This post was originally published on Emma’s blog, OTTBs and Oxers.
With all of the back and forth on safety in eventing after the euthanization of Boyd Martin’s Crackerjack at Les Etoiles de Pau, Doug Payne’s Facebook post (a copy of the post by Denis Glaccum) has raised over $1,500 in donations to safety research after laying out the scope of safety efforts in relation to the fatality itself.
But what is the USEA already doing to research safety in eventing before a fall occurs?
In the comments of the post, one USEA member brought up the idea of transparency — how can the association members see what the board and committees see? I brought up the idea of an annual report — which already exists — but the fact that I didn’t even know about it shows that it is not enough in of itself.
Next, Rob Burk, the CEO of the USEA, was brought into the conversation. He linked a series of useful pages — which, again, I didn’t know existed. However, the information on the pages, while explained well, was wordy even to me, a nerdy college student with way too much time on her hands. Of course, I had to be extra and make the infographic I suggested myself.
So, I’ve done the work for you! Below is a series of graphics that pull out the main points from each report in an easy-to-understand way. Obviously, by doing it this way, you lose context and other factors, so I’ve also included the links to the pages themselves in case something strikes your attention.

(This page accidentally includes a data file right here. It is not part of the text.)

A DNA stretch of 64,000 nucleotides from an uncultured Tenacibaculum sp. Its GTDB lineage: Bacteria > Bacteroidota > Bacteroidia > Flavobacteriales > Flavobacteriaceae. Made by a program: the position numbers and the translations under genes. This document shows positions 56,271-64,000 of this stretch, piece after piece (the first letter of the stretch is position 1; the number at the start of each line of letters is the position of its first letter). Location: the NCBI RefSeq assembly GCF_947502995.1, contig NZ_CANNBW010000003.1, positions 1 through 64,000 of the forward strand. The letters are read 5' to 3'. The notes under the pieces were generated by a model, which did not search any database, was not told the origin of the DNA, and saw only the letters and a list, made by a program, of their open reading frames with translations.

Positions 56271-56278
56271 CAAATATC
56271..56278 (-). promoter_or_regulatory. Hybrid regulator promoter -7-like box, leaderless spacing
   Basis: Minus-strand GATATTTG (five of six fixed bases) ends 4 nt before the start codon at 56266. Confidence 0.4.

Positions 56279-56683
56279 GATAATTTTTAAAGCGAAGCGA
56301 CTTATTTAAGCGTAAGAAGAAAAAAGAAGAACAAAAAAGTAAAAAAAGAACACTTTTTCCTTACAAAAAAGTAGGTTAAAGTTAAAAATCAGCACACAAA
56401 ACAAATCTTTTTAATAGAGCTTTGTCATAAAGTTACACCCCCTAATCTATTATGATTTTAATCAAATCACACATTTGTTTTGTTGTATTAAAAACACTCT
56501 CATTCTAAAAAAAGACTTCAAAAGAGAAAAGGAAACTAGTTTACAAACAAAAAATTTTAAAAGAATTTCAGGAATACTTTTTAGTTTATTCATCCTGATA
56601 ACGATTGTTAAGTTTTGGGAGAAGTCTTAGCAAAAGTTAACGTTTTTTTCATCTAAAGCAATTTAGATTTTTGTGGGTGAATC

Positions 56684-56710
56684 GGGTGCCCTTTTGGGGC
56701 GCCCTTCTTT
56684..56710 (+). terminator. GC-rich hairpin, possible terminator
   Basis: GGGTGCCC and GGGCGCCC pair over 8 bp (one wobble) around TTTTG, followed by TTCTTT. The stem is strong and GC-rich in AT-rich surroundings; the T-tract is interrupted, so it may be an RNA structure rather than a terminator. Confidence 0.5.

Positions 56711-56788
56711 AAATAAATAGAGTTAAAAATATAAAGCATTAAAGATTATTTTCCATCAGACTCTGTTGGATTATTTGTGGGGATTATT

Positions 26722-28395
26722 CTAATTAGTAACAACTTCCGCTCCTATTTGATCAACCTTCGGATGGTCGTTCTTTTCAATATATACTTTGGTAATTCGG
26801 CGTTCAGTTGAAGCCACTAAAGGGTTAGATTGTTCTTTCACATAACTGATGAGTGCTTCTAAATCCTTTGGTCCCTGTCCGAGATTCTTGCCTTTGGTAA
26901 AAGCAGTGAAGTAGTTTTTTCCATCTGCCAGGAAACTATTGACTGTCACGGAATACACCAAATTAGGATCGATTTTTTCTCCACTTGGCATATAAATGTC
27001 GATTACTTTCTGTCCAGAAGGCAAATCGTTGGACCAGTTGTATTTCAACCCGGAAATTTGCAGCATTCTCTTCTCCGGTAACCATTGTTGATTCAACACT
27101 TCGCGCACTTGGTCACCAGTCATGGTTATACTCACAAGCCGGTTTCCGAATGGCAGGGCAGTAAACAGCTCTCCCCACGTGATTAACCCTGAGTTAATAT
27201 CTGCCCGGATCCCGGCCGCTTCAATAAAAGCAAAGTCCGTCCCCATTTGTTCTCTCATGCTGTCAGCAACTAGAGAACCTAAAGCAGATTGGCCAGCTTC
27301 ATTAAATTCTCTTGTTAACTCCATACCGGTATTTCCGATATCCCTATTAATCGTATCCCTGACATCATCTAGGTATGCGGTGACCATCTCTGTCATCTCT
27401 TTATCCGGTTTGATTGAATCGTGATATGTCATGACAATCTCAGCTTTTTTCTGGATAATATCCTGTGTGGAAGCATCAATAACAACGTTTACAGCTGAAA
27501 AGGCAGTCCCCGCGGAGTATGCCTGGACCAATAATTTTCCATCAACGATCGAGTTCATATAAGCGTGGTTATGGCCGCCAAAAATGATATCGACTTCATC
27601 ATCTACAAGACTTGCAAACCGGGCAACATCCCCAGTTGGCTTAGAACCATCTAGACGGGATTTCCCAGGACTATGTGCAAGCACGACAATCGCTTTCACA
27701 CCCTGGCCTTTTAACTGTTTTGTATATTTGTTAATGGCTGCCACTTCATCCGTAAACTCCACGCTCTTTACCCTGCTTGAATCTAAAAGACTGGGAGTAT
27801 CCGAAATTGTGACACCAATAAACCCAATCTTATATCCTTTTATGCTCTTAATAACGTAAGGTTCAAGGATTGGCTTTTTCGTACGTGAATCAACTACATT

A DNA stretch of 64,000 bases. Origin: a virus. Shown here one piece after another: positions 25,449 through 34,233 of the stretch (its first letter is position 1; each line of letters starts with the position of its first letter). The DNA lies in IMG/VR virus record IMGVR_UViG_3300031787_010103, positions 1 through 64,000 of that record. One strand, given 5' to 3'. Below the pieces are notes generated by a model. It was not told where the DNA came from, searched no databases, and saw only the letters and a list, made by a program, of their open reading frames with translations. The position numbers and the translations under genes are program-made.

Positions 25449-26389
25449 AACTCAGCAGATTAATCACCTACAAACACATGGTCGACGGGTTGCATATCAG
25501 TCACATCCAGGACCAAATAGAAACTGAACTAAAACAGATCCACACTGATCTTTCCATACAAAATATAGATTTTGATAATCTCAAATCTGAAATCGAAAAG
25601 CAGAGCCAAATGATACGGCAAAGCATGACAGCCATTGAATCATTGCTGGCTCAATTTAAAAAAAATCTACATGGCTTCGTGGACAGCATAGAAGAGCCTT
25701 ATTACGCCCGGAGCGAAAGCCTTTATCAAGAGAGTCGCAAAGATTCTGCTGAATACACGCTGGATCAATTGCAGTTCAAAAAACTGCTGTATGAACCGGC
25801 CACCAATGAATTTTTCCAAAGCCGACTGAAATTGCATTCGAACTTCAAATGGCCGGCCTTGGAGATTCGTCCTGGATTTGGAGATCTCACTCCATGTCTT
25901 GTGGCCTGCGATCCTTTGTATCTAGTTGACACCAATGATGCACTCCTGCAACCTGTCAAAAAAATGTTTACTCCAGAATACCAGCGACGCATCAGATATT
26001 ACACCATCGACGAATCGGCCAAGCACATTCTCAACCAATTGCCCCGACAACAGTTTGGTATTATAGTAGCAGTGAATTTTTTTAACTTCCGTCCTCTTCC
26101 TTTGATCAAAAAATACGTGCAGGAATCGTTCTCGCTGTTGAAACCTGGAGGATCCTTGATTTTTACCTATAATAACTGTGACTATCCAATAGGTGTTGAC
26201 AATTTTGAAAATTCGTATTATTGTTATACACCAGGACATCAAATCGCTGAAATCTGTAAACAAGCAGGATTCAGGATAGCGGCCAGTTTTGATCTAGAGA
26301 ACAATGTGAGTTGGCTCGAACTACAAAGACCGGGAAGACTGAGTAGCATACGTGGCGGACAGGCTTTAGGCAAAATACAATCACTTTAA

I believe the USEA is doing a phenomenal job increasing safety in conjunction with the other national and international associations and governing bodies. Do we have a long way to go? Yes. But it’s important to see how far we’ve come and how much we are doing. Many people believe eventers live on the edge all the time (OK, maybe we do), but we also care. We give 110% to make this sport better every, single day.
I hope you find this useful and learn something new!
If you feel inclined to donate to the USEA, there is a donate button at the bottom of Doug’s post.
If you would like to download a PDF version of this infographic, click HERE.
(The links won’t work in the picture, so I’ve copied them below.)
Other Good Links:
(Hey, you’re already here, feel free to take a look around!)
If you spot a mistake or would like to speak with me about this topic, email me at [email protected]. Thanks for reading!